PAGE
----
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Porting information

Regular Contributor

Porting information

This post is about bringing your phone number from your old carrier to a new carrier, a process known as porting.  This information applies to all carriers.  We hope that this helps you to understand the process and possible issues.


There are many steps that need to be done from the time you order new service to the time your new service is installed:


·          You call in to set up new service with a telephone company.


·          They take your name, address, and the phone number that you want to keep and set up the install work order.


·          The work order is then handled automatically, until the technician knocks on your door.


·          The system sends a request for your number to your previous provider for the date that you are going to be installed.


·          Your former carrier then verifies that the name, address, and phone number match.


·          They then send a receipt of this request back to your new provider.


·          On the day of the installation your new company sends another request saying that they have installed you and have activated your number in their switching equipment; if for some reason the install is not done they notify your old carrier of this.


·          Your former company “releases” your number; you get all your incoming calls.


Depending on your previous provider, this process can take from 3 or 4 days to several weeks to complete.


For the most part this process flows smoothly thousands of times each day across the country for many companies.


Here are some of the variables that can stop or cause a break in this process:


·          The number was disconnected at the former carrier (for any number of reasons).  For example, you called in and told your former carrier you are disconnecting your service, the number was disconnected by you prior to you requesting service, or the account was disconnected for non-payment.


·          The name or address does not match.  For example, the service is under John Jones with the old carrier and John Q. Jones on the new one, or the service is in the husband’s name on the old carrier and the wife’s on the new one.


·          There was a change in household status and the spouse or significant other keeps the number.


·          It is a business account.


·          There is a change being processed on the old account (for example, a calling feature change).


·          You moved to a different part of town. In some cases when you move, your 9-1-1 call will need to route to a different Public Service Answering Point (P.S.A.P.). This will cause a requirement for a number change. Also, your Rate Center may have changed--even though you are not charged for toll and local toll calls with some new telephone service providers, others that are on traditional telephone service may still get charged when they call you.


·          You had an LEC block (sometimes called a freeze) on the old account. This is a feature you can request to prevent unauthorized changes to your local or long distance carrier.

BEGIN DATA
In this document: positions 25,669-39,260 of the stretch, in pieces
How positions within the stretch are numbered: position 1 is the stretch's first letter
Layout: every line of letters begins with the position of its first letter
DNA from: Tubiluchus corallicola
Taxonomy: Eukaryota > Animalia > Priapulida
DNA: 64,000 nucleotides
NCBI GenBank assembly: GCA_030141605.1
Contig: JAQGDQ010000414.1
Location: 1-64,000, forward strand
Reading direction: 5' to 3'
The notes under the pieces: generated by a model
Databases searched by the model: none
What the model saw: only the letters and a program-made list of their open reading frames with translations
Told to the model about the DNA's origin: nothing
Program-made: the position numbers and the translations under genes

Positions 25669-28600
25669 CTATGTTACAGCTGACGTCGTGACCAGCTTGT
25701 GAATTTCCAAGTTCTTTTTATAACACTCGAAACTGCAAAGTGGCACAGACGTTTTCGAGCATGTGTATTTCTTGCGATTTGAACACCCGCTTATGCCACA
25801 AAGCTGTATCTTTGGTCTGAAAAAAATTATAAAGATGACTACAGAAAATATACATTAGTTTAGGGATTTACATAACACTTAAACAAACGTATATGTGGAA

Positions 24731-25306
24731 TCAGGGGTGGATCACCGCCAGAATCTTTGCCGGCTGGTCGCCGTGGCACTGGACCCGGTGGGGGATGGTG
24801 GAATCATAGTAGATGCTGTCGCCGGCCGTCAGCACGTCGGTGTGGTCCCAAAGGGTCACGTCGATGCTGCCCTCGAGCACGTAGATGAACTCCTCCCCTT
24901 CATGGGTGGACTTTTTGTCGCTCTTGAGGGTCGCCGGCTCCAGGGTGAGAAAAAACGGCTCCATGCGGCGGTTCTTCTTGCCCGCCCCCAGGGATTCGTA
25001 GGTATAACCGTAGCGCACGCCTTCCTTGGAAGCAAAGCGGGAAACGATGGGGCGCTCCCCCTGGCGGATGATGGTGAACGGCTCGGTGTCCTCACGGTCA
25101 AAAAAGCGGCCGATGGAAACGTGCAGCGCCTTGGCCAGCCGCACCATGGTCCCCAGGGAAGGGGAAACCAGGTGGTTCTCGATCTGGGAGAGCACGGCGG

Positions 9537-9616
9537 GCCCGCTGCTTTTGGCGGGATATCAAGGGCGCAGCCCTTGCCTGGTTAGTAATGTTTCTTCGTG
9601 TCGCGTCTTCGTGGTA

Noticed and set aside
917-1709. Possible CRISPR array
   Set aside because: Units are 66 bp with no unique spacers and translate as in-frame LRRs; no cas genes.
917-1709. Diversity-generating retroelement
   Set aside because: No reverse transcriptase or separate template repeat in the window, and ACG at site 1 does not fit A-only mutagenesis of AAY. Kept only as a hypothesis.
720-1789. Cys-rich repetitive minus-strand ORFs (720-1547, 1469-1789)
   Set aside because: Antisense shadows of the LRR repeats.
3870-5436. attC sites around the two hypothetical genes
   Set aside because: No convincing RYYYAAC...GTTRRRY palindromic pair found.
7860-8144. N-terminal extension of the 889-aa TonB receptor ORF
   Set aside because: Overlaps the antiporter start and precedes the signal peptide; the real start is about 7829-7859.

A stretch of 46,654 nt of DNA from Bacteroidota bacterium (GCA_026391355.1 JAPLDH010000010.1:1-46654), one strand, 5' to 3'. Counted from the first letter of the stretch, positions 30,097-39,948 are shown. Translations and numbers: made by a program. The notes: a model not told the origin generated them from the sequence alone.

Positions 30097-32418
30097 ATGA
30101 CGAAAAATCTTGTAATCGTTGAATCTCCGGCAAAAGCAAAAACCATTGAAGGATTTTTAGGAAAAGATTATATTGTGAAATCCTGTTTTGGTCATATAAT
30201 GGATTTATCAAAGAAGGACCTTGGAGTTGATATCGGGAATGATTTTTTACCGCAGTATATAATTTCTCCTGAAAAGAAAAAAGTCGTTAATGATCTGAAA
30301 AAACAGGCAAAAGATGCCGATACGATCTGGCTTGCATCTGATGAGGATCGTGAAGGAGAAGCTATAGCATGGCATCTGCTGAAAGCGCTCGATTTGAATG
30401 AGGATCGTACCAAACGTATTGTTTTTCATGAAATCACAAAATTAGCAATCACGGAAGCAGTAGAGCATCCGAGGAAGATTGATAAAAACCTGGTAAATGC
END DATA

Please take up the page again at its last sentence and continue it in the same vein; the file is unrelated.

·          For some reason the appointment is missed.


If there is a problem with the porting of your number you may experience one or more of the following;


·          People tell you they called your number and it just rings and rings and no one answers.


·          Calling parties get your old voice mail from your previous carrier.


·          People tell you they tried to call your number but it was disconnected.


In most cases, you will be able to make calls but will not be able to receive them because inbound calls are being routed to your previous company.


To keep the process flowing smoothly we strongly suggest doing the following:


·          Verify your name and address is the same on both the old and the new accounts.  Note that you cannot combine a change of carrier with a move to a new address.  You must either:

·          Install telephone service under your old carrier at the new address and then transfer the number

·          Transfer the number to the new carrier and then move

·          Establish service at the new address with the new provider and a new telephone number.


·          Give the new company a good contact number besides the number that you are porting, ideally a cell phone.


·          DO NOT call your former carrier to disconnect unless your new carrier tells you to.  You can call your old carrier to verify that your service has been disconnected after the day of installation if you wish.


·          Try not to make changes to your installation order (additions to services, different install date). Occasionally, the automated systems will not reroute with the new data and the process will stop.


·          If you have a freeze on your account please call your old company to have just the freeze removed.


·          With some VoIP services, after you are installed with your new company you will need to call them. Vonage, for instance, releases your number but continues billing you until they hear directly from you.


·          If you have a different long distance company you will need to call them to disconnect or verify that the long distance billing is stopped.  Remember to check with your new carrier about long distance calling. With Comcast all of your long distance service to the United States and Canada is included for free.


If you do experience any issues with your transfer of service, you should work with the new provider and they will coordinate with the old one.  New Comcast Digital Voice customers can contact us 24 hours a day, seven days a week.


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